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Duffy blood group, chemokine receptor

glycoprotein D, DARC, Duffy blood group antigen
The protein encoded by this gene is a glycosylated membrane protein and a non-specific receptor for several chemokines. The encoded protein is the receptor for the human malarial parasites Plasmodium vivax and Plasmodium knowlesi. Polymorphisms in this gene are the basis of the Duffy blood group system. Two transcript variants encoding different isoforms have been found for this gene. [provided by RefSeq, Jul 2008] (from NCBI)
Papers on glycoprotein D
Bivariate genome-wide association study suggests that the DARC gene influences lean body mass and age at menarche.
Deng et al., Shanghai, China. In Sci China Life Sci, 2012
Data suggest that DARC (Duffy antigen receptor for chemokines) gene may play an important role in regulating the metabolisms of both lean body mass (LBM) and age at menarche (AAM).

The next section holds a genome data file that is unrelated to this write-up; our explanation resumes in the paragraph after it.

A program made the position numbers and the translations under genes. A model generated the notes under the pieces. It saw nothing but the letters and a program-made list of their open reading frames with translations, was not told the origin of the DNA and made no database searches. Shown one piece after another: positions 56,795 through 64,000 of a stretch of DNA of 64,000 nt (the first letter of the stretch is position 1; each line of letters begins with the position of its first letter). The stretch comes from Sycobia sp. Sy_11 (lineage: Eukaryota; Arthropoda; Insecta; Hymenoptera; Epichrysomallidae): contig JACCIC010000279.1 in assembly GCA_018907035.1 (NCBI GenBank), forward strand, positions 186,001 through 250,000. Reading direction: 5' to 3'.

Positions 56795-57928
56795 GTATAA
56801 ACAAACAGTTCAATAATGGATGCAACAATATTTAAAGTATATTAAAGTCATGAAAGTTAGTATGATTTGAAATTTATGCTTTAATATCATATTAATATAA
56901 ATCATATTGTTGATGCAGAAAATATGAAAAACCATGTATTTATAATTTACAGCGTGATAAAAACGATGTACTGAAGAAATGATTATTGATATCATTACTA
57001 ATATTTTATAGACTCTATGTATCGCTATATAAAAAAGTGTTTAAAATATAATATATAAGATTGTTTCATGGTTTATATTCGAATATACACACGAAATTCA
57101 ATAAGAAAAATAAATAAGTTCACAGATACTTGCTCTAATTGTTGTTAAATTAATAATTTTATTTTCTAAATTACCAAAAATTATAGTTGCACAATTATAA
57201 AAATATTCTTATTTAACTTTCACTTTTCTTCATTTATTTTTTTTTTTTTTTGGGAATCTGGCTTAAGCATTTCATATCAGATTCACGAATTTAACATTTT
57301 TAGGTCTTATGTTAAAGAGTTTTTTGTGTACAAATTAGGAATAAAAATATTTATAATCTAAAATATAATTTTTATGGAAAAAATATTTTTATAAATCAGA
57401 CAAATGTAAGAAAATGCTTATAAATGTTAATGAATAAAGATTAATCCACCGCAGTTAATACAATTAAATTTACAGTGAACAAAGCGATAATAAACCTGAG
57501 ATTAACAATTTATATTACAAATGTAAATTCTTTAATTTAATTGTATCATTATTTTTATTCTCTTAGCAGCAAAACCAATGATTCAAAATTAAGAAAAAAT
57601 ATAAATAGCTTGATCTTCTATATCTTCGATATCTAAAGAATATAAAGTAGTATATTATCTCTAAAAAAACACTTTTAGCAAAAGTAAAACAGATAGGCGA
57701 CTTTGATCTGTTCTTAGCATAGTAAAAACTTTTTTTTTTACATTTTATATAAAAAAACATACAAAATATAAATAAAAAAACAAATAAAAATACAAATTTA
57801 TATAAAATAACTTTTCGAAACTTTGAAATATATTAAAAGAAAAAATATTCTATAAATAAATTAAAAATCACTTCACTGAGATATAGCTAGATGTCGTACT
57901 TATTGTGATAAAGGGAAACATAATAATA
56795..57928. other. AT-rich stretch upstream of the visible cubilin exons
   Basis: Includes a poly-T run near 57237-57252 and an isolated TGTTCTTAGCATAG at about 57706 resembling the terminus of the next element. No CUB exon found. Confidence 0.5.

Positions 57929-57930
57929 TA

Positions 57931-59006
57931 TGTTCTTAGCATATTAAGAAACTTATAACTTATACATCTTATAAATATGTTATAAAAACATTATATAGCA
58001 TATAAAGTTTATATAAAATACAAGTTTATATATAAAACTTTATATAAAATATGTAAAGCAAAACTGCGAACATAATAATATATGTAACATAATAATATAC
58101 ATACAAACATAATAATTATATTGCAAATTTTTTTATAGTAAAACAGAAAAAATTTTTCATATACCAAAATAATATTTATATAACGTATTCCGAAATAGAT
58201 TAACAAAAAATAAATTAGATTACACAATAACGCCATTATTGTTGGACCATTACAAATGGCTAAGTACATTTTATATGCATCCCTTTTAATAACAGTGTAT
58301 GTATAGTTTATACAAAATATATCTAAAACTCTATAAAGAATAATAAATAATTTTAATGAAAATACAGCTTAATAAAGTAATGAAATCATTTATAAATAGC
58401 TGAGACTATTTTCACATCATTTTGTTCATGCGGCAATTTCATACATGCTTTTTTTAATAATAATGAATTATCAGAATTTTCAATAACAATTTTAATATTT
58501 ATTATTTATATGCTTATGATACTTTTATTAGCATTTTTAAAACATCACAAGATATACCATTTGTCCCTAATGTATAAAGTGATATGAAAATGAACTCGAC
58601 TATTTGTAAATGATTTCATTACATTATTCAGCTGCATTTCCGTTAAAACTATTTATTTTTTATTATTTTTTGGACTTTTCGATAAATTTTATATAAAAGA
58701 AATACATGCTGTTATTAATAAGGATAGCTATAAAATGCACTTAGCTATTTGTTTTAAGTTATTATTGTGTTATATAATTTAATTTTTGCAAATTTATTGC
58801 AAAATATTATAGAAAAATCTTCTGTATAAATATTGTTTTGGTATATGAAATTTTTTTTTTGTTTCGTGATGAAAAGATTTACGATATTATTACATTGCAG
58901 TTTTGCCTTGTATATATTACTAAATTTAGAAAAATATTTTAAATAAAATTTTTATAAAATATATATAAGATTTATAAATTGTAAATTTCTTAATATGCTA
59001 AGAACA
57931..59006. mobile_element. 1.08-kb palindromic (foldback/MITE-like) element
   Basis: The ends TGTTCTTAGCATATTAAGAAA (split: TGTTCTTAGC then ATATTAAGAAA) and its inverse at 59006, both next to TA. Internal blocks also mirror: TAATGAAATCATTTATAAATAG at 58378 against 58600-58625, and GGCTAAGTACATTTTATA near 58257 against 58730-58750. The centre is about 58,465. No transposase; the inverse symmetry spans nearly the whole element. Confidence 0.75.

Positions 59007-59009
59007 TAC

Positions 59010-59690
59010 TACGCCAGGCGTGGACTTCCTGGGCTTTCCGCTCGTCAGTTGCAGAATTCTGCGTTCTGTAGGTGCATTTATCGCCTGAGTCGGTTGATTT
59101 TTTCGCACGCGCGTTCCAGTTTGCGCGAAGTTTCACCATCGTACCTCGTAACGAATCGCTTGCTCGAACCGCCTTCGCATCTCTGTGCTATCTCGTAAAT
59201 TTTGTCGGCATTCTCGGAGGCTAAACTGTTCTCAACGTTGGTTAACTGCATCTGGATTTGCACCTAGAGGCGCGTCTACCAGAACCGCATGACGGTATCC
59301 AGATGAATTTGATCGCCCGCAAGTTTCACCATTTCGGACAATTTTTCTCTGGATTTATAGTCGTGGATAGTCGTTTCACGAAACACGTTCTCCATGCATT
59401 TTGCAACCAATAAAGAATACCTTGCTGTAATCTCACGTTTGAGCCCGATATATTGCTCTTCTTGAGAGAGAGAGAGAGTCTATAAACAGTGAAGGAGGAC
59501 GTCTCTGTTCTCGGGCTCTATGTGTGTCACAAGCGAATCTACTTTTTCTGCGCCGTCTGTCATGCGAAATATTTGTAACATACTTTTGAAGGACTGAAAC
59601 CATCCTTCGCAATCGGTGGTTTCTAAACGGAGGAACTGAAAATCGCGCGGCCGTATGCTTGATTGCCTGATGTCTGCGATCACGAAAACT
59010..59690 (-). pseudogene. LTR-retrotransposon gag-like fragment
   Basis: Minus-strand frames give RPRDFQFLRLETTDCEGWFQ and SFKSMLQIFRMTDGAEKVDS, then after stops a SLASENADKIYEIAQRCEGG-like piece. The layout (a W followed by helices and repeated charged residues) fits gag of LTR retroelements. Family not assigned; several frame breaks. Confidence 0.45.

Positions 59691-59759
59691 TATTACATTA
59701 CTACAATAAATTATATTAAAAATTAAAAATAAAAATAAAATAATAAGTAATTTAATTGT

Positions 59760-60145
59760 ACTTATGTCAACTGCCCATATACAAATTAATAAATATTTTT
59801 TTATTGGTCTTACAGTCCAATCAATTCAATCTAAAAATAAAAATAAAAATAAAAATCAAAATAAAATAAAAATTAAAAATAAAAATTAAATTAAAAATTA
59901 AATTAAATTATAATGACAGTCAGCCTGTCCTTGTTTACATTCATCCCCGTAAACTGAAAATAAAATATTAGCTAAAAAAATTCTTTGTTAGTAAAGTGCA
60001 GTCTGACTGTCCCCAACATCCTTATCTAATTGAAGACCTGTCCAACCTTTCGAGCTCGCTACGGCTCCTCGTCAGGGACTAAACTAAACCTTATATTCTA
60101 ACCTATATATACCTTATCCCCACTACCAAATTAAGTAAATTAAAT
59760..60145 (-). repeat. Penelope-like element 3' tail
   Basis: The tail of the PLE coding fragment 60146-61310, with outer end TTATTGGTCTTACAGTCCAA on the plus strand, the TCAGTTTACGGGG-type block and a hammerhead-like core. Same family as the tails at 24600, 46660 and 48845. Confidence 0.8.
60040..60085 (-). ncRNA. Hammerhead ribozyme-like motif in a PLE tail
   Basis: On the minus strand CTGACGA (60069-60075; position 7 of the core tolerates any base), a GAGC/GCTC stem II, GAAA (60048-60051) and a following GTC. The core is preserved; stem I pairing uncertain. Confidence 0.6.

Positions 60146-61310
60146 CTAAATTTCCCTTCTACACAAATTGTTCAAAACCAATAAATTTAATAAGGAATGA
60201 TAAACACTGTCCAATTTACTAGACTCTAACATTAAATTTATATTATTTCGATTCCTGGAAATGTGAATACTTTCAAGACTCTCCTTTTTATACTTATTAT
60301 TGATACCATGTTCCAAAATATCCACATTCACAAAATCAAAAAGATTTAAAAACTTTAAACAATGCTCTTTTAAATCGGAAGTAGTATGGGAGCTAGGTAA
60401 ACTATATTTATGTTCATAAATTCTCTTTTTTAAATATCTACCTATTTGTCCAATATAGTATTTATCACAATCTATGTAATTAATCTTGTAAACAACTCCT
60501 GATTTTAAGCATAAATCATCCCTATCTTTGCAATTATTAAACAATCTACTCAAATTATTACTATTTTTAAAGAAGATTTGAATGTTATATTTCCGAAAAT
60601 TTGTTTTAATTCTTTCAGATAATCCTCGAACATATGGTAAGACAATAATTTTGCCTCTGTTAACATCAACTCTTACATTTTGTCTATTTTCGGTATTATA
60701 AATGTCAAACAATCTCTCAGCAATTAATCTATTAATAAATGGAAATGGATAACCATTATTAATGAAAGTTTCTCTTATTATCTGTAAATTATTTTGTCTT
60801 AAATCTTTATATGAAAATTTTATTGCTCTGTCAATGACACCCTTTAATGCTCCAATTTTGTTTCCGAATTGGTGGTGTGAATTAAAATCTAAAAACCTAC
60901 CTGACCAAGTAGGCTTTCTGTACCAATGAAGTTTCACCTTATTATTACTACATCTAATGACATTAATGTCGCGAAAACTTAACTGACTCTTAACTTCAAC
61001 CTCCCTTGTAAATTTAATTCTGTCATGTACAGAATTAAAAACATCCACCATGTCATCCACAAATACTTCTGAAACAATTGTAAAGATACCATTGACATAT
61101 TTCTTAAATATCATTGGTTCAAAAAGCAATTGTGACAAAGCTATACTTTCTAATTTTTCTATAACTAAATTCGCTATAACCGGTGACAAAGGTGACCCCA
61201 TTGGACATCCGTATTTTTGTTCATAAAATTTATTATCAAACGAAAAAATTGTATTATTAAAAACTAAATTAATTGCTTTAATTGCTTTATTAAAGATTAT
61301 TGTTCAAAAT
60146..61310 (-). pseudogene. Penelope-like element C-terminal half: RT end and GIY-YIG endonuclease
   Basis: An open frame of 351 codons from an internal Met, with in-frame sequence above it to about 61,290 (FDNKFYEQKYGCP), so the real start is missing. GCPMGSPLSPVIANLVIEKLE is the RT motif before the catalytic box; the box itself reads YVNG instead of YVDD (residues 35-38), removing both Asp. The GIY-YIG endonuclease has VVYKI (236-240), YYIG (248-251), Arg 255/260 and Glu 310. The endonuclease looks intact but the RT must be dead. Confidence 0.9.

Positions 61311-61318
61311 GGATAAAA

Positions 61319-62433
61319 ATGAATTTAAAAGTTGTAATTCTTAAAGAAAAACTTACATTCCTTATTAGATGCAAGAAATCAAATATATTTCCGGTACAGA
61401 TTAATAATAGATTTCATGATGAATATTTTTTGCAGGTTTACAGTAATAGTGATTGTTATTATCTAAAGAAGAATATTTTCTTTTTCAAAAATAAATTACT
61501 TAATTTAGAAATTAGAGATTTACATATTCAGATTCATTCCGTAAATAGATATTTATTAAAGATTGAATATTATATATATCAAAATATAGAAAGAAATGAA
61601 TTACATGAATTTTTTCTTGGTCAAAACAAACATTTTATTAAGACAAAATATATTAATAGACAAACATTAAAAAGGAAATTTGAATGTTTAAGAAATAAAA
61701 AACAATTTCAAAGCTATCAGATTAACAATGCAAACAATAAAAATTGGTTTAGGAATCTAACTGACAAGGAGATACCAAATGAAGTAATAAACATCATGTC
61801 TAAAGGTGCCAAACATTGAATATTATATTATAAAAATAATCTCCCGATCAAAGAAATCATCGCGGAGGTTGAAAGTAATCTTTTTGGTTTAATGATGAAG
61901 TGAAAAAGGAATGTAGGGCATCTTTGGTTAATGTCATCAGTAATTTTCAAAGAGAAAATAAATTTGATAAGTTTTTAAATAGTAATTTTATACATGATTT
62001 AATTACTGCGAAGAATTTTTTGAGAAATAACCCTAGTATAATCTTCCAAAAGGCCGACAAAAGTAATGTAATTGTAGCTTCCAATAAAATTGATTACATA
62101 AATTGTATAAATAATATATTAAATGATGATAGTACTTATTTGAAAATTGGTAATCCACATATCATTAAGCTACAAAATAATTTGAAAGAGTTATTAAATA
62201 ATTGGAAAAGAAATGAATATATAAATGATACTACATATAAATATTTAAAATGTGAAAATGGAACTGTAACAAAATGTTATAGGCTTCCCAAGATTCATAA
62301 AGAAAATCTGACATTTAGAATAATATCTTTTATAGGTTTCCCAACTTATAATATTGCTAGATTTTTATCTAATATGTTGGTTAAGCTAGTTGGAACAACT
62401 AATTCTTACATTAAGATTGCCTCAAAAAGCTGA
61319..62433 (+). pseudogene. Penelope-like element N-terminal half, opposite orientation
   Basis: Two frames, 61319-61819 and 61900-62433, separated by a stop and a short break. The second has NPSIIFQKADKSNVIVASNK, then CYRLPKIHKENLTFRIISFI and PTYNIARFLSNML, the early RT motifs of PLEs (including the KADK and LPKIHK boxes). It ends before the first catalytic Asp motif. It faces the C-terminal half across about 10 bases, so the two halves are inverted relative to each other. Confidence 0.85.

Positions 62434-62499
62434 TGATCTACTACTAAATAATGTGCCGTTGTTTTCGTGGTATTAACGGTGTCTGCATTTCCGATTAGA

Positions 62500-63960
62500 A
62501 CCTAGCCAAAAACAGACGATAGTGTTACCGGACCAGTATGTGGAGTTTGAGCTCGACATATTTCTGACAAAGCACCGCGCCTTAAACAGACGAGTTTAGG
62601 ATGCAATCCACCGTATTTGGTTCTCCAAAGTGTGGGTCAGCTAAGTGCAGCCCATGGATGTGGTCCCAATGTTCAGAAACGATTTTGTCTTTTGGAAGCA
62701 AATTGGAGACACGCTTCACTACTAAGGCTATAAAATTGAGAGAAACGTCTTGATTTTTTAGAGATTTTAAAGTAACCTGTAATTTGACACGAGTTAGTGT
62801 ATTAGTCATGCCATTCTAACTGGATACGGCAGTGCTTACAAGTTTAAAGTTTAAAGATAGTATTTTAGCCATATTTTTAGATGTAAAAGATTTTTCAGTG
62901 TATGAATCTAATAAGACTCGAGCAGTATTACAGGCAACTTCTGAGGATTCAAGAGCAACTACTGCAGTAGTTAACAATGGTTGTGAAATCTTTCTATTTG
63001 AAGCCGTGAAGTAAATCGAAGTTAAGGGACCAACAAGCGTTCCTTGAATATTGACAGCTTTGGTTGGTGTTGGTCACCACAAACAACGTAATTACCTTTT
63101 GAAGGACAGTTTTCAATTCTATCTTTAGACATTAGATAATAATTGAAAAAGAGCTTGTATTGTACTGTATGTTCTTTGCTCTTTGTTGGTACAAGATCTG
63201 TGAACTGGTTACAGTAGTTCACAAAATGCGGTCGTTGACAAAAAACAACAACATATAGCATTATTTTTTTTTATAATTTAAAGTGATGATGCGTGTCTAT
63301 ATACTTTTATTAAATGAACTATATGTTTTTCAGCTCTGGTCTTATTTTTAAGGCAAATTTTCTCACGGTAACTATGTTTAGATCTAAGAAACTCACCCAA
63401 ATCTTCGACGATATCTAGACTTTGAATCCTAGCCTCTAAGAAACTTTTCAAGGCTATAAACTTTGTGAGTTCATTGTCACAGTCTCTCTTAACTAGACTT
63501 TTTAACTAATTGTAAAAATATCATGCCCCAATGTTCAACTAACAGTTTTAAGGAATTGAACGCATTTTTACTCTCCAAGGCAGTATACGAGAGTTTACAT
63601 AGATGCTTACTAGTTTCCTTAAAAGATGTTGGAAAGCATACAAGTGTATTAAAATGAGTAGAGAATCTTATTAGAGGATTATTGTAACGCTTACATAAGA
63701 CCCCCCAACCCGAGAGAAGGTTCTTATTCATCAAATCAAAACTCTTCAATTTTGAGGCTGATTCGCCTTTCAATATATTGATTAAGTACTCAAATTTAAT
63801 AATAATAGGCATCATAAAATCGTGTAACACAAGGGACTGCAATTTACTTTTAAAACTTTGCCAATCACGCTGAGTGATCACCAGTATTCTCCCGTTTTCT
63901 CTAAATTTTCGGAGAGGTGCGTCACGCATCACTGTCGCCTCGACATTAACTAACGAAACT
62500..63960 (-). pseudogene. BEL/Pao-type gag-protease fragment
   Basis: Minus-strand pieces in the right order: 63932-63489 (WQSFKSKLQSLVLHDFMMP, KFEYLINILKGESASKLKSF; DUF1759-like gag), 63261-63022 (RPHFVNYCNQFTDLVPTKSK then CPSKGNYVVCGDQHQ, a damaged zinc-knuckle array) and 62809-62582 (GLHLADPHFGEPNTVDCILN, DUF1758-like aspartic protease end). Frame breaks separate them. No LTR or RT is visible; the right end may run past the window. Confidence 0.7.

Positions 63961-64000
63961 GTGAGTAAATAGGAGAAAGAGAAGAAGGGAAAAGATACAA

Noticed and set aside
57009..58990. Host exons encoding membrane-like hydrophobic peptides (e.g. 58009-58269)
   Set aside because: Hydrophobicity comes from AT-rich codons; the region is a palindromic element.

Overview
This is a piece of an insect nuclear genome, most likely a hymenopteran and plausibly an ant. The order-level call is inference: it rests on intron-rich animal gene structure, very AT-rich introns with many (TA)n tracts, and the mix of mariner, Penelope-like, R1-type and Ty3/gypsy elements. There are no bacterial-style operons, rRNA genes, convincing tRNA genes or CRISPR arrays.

DARC alleles and Duffy phenotypes in African Americans.
Flegel et al., Bethesda, United States. In Transfusion, 2012
We developed a phylogenetic tree for DARC alleles and postulated a distinct FY*B allele as ancestral for the extant DARC alleles in humans.
The association between a Darc gene polymorphism and clinical outcomes in African American patients with acute lung injury.
National Heart et al., San Francisco, United States. In Chest, 2012
Our results provide evidence that the functional rs2814778 polymorphism in the gene encoding DARC is associated with worse clinical outcomes among African Americans with ALI, possibly via an increase in circulating IL-8.
Fy(a)/Fy(b) antigen polymorphism in human erythrocyte Duffy antigen affects susceptibility to Plasmodium vivax malaria.
Zimmerman et al., Cleveland, United States. In Proc Natl Acad Sci U S A, 2012
findings show that Fy(a), compared with Fy(b), significantly diminishes binding of Pv Duffy binding protein (PvDBP) at the erythrocyte surface, and is associated with a reduced risk of clinical Plasmodium vivax in humans
The genetics of benign neutropenia.
Ziv et al., Israel. In Isr Med Assoc J, 2011
Here we describe the recent success in mapping the gene that underlies benign neutropenia in African American populations. We discuss the known function of the gene and consider potential mechanisms for the effect on neutropenia.[review]
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